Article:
Andreas Scholl’s powers at their peak with Purcell – the Australian
10 March 2011
ALL music pivots on the communication of ideas and emotions. For singers, the task is complicated by the intersection of musical and spoken languages, and by the absence of an instrument as barrier, conduit or prop.
Returning to Australia for his third national tour with Musica Viva, distinguished German countertenor Andreas Scholl is the embodiment of the singer’s art. Affable, unaffected and with a remarkable vocal gift, Scholl is an intelligent and stunningly effective communicator. Technique is subservient to insightful and personalised realisations of text, melody, sentiment and inflection.
For this tour, Scholl returns to a golden age of the repertoire, offering a baroque sampler from the diverse works of Purcell and Handel. Alongside vocal items drawn from incidental music, semi-opera, opera, sacred song and cantata, a considerable proportion of the program is purely instrumental, showcasing the talents of harpsichordist Tamar Halperin and Australian-based early music specialists Daniel Yeadon (viola da gamba, baroque cello) and Tommie Andersson (theorbo, baroque guitar).
Vocally, Scholl demonstrates strength and clarity of tone across his range, agile and considered phrasing, and unfailingly smooth delivery.
One of the curious delights of Scholl’s sound is the balance of steely support and silky expressive pliability: that seemingly improbable blend of earthly and ethereal qualities that has characterised the greatest exponents of this music.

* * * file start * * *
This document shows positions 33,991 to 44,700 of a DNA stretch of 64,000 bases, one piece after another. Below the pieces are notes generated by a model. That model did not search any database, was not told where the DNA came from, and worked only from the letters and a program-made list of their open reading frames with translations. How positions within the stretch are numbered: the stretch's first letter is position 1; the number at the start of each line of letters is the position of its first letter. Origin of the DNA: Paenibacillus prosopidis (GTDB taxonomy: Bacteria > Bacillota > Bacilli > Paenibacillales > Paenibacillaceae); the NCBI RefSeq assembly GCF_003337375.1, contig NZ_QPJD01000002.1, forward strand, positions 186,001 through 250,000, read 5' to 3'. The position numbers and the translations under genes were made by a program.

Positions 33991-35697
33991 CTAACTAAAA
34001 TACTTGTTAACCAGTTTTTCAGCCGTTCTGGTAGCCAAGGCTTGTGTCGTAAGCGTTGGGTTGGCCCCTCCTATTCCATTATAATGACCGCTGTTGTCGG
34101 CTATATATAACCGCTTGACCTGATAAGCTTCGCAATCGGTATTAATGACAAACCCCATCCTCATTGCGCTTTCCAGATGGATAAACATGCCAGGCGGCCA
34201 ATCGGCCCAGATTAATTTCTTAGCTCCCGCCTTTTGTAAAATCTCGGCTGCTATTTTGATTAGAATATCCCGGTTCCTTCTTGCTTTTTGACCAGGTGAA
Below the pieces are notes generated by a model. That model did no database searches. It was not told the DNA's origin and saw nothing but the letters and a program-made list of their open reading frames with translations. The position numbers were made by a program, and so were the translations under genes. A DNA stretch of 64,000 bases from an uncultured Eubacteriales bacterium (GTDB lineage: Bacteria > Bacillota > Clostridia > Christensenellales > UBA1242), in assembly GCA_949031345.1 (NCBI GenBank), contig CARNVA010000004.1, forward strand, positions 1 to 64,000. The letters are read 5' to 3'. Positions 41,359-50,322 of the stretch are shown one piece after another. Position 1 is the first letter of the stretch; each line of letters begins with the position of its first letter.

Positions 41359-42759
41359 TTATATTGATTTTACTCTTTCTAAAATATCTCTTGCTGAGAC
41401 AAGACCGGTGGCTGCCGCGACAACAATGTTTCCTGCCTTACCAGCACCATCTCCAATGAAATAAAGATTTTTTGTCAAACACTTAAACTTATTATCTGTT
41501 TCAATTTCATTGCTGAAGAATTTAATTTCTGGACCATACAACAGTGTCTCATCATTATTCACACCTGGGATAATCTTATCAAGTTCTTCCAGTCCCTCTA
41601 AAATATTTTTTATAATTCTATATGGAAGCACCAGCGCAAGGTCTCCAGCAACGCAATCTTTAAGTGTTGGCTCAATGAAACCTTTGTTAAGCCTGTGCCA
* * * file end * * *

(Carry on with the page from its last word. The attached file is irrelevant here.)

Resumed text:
Nevertheless, it is his storytelling ability that most captures the imagination, his interpretation of the English and Italian lyrics revealing an intricate appreciation of poetic metre, imagery and emotion.
The Purcell repertoire provides a blend of wistful, heroic and mystical elements, and Scholl summoned an air of intimacy and meditative calm. He introduced a lighter tone with a singalong version of Purcell’s somewhat ribald Man is for the Woman Made, making a transition to the pastoral landscapes and amorous characters of Handel’s Italian cantatas.
While the instrumental interludes were well executed and the cantatas charmingly characterised, the haunting Purcell melodies lingered in the mind. A mesmerising encore performance of Ombra mai fu from Handel’s Serse left an ecstatic audience in a state of slightly dazed tranquillity.